What will this geography look like? It will likely be sparser in the Midwest and also, ultimately, in those parts of the Southeast that are dependent on manufacturing. Its suburbs will be thinner and its houses, perhaps, smaller. Some of its southwestern cities will grow less quickly. Its great mega-regions will rise farther upward and extend farther outward. It will feature a lower rate of homeownership, and a more mobile population of renters. In short, it will be a more concentrated geography, one that allows more people to mix more freely and interact more efficiently in a discrete number of dense, innovative mega-regions and creative cities. Serendipitously, it will be a landscape suited to a world in which petroleum is no longer cheap by any measure. But most of all, it will be a landscape that can accommodate and accelerate invention, innovation, and creation—the activities in which the U.S. still holds a big competitive advantage.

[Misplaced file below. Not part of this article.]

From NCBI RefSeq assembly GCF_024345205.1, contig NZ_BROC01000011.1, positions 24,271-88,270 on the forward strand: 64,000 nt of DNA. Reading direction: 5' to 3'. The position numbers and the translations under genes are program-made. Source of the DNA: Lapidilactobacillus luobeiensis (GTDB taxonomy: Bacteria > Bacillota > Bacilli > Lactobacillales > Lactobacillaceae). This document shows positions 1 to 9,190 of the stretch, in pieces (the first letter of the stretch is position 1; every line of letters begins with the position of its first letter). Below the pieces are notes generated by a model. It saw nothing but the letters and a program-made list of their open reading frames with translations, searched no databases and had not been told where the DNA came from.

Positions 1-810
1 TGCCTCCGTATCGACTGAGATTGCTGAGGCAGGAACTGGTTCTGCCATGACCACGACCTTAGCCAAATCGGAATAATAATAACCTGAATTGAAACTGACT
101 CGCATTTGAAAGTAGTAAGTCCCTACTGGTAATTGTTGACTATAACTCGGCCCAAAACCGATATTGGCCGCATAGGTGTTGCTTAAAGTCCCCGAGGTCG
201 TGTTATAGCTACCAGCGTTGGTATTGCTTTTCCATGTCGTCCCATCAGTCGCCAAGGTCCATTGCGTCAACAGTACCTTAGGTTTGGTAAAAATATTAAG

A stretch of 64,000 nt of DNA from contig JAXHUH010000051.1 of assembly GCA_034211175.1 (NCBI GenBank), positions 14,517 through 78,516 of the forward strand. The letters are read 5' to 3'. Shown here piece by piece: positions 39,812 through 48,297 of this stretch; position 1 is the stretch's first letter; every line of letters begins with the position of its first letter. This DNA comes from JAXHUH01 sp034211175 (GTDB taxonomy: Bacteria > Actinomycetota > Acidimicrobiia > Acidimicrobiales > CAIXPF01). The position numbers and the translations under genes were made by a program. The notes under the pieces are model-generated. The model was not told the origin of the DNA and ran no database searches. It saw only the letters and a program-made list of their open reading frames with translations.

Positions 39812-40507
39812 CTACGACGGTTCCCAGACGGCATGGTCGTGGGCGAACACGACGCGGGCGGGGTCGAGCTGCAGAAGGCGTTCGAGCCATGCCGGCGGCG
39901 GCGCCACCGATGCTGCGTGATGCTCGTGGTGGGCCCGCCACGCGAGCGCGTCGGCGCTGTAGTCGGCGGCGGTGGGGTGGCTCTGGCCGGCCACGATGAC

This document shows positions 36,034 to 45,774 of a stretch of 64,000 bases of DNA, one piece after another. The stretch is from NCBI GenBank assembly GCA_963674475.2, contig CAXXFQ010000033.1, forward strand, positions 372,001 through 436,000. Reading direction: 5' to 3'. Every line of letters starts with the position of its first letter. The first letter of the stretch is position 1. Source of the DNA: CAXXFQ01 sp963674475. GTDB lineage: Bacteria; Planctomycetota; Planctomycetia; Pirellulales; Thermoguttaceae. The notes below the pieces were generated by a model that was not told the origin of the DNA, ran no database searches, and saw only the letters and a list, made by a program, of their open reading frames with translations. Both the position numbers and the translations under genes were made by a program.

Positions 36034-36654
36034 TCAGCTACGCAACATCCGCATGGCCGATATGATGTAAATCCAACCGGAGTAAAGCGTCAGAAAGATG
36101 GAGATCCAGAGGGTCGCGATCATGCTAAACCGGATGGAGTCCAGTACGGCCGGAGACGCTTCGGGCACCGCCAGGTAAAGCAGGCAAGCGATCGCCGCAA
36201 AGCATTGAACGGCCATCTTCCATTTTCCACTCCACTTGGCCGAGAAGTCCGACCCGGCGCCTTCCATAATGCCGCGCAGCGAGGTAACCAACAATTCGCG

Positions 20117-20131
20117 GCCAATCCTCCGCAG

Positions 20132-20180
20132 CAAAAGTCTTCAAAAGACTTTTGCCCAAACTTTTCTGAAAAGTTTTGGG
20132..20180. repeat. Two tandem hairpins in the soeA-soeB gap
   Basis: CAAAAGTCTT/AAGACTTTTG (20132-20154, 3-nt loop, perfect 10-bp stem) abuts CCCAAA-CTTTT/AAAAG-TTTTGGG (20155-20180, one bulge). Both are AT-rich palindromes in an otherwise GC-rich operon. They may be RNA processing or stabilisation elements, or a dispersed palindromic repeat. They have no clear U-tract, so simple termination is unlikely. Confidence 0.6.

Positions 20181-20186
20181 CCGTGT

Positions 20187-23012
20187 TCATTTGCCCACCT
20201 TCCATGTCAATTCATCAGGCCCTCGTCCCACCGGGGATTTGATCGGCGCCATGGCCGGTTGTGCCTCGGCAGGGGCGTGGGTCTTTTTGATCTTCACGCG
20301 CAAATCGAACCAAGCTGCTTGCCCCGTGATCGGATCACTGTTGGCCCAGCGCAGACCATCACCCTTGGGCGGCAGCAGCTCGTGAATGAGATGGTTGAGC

The imagination can run away from one pretty quickly in this scenario: I start thinking about abandoned suburbs turning into ghost towns or even tourist attractions like the frontier communities of the Old West, or vast swaths of "the heartland" reverting to nature. (Though I guess as long as the land remains arable, we'll grow food on it--just that no other jobs will be there, and hence no people.)
But the changing economic landscape brings me to Item Two: an analysis piece from last Friday's Times. In the wake of news that the U.S. economy shed another 651,000 jobs in February, there's a growing realization among analysts that a lot of the jobs we've lost are gone for good:
“These jobs aren’t coming back,” said John E. Silvia, chief economist at Wachovia in Charlotte, N.C. “A lot of production either isn’t going to happen at all, or it’s going to happen somewhere other than the United States. There are going to be fewer stores, fewer factories, fewer financial services operations. Firms are making strategic decisions that they don’t want to be in their businesses.”
This dynamic has proved true in past recessions as well, with fading industries pushed to the brink during downturns before others emerged to create jobs when economic growth inevitably resumed. But with job losses so enormous over such a short period of time, some economists argue that the latest crisis challenges the traditional American response to hard times.